I have heard people say that they thought the core set was too strong and there were too many underpowered cards in the sets following. I’m going to argue that the game has actually been proceeding the way it should.
In what has been up till now a non-rotating game, power creep is inevitable. Power creep is when new cards are better than the old ones (usually made that way to excite players about the new stuff), but then even newer cards have to be stronger still. Eventually the old cards become worthless. It’s one of the fastest ways to kill a game.
The reason why it happens is because whatever card everyone is using at the time becomes the “new normal” and is soon taken for granted. Take a look at Corroder, people used to complain about it being too powerful, but now no one uses it any more because Paperclip is the new normal. We wouldn’t expect them to print a fracter even stronger than paperclip any time soon; but before paperclip was printed, we probably didn’t expect anything stronger than corroder.
(You can try to print ‘side grades’ but with the amount of testing everyone is doing they will quickly find out if the new card is slightly better or slightly worse than what they had before.)
So if it is inevitable, how do you deal with it? The best way in the short term is to make sure power creep proceeds as slowly as possible. You let people upgrade some of their card ‘slots’ on odd occasion while still needing to keep lots of their old cards. In the long term you can use things like rotation and ban/restriction lists which is basically what Netrunner has done.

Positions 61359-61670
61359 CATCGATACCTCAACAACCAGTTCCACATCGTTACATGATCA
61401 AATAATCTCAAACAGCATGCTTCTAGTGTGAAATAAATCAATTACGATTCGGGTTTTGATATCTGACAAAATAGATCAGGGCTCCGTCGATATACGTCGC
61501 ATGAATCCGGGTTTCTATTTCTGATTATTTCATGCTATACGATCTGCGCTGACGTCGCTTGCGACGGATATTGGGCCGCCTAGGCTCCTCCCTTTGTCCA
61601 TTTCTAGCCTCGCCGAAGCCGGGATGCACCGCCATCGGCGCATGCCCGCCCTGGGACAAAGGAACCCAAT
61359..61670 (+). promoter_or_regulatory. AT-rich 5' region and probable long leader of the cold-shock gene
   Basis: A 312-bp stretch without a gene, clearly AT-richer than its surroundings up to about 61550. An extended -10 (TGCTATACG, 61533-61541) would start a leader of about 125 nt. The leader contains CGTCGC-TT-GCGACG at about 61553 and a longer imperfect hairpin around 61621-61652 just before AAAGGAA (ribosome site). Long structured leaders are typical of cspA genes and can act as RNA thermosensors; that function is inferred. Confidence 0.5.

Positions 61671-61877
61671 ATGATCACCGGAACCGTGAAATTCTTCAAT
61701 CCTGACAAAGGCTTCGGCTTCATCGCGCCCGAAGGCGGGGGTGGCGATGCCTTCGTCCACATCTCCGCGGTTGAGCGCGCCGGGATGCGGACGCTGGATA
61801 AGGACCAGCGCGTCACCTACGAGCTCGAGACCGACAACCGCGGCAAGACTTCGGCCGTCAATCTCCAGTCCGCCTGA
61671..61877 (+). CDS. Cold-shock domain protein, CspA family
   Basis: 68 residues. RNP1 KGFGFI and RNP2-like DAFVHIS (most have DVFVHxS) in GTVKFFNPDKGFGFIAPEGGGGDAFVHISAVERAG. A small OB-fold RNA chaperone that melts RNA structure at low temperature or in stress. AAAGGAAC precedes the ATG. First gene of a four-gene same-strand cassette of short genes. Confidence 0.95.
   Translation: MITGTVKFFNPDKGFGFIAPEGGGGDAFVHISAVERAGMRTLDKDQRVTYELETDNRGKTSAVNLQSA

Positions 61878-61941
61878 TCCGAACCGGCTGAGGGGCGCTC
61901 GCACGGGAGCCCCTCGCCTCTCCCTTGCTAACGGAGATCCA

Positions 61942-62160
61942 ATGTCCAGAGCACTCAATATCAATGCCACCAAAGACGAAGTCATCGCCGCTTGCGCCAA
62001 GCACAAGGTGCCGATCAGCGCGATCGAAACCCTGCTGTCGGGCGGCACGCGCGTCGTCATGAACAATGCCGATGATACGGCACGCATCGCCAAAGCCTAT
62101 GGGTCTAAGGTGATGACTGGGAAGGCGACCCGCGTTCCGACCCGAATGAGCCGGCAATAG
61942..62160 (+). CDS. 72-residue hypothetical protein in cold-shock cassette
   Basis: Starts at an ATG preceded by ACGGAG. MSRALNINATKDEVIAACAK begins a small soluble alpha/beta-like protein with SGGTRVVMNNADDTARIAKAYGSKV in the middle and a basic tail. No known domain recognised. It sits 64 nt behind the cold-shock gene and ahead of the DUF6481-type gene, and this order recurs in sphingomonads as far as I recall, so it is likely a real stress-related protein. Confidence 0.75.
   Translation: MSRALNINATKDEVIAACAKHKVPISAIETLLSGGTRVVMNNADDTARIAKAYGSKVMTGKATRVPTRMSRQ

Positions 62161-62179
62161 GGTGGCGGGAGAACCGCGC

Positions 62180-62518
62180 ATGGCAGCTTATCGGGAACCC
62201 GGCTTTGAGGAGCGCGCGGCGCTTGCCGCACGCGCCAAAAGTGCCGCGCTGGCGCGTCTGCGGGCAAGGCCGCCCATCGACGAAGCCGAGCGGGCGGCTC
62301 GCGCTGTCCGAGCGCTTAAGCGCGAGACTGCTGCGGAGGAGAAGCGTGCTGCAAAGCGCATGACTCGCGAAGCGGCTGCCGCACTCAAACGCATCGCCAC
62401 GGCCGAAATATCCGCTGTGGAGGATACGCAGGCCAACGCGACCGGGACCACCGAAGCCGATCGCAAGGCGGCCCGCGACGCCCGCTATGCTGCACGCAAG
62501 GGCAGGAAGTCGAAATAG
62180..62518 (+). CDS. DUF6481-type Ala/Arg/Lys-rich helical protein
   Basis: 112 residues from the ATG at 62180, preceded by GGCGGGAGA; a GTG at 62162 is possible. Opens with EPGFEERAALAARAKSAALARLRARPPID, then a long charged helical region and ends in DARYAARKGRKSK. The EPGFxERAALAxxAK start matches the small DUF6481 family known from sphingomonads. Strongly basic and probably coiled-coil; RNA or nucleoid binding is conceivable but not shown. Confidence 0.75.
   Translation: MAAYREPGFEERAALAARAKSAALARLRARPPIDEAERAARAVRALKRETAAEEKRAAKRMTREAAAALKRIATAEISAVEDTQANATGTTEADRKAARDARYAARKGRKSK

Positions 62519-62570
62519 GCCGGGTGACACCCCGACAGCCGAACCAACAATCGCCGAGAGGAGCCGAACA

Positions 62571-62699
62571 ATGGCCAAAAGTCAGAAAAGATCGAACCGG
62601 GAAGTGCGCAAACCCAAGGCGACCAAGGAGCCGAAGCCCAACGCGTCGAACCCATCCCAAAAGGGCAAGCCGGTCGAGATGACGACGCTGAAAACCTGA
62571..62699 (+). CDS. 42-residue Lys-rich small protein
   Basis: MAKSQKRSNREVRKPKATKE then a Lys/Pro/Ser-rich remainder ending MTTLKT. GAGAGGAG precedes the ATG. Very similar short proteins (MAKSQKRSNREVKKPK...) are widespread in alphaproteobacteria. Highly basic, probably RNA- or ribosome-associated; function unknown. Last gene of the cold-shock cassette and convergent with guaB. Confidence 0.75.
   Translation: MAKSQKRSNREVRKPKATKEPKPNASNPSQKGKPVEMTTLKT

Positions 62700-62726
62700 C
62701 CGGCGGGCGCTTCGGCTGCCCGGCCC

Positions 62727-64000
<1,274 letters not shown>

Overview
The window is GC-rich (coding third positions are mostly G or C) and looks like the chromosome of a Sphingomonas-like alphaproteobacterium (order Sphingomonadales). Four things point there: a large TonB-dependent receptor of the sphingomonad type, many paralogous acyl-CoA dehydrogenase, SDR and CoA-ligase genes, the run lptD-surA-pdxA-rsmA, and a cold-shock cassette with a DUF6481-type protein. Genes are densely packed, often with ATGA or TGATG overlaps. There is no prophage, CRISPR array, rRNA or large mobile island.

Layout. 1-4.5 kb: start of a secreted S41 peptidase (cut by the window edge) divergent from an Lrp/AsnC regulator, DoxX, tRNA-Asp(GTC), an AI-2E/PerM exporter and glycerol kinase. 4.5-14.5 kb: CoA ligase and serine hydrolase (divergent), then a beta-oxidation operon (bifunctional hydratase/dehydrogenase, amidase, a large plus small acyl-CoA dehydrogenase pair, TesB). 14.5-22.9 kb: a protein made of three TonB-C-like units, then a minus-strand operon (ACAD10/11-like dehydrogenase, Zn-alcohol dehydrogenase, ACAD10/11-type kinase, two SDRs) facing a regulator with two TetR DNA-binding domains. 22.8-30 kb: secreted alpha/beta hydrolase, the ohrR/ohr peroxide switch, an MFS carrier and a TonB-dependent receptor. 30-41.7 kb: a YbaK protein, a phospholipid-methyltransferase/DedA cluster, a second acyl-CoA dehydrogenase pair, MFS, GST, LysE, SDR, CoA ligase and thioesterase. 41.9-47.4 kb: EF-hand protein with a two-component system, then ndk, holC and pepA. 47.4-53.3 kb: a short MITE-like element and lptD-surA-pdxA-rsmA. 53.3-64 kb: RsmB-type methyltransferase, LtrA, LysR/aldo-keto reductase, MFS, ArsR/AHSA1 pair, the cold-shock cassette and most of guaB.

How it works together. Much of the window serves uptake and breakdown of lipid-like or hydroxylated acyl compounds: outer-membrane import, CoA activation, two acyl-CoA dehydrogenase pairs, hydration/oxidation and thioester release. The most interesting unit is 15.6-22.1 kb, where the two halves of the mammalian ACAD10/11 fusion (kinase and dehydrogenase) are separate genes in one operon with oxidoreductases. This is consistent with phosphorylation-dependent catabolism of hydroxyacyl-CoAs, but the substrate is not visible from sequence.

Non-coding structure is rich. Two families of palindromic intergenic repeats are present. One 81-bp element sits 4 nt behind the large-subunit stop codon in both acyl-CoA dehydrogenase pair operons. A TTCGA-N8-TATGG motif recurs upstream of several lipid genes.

I made a mathematical model to try to predict how many core set cards you would expect to see in decks today.
Let’s say a deck uses 20 distinct cards. Let’s say that every second expansion, they can improve one of those cards to a new card. (Not every single expansion, since they have to make new cards for other factions or other archetypes than what you’re playing). However, the same card can be improved more than once - for example I might change Wall of Static to Himitsu Bako, then later change Himitsu to Vanilla. This means each card has a 5% chance of being changed each time.
There have been 36 expansions, which means 18 changes. The chance of a card surviving from core set till now is 0.95 ^18 which is roughly 40%. I would expect that 8 out of my 20 cards from my core set deck are still in my deck today.
Then I checked some modern decks to see how well my model holds up.
Rich Girl Andromeda has
- Account Siphon
- Inside Job
- Special Order
- Sure Gamble
- Bank Job
- Crash Space
- Gordian Blade
The designer said he also wanted a Femme, so that is 9.
2015 world champion corp deck has
- Accelerated Beta Test
- Adonis Campaign
- Archived Memories
- Hedge Fund
- Ichi 1.0
That’s exactly 8.
Conclusion: Power creep has definitely happened - you wouldn’t have much luck with a Core-and-Genesis deck in a modern tournament - but it is happening at the right rate to keep the game interesting without killing it. There is no need to demand that they print cards of equal power to the most powerful Core set cards in every expansion.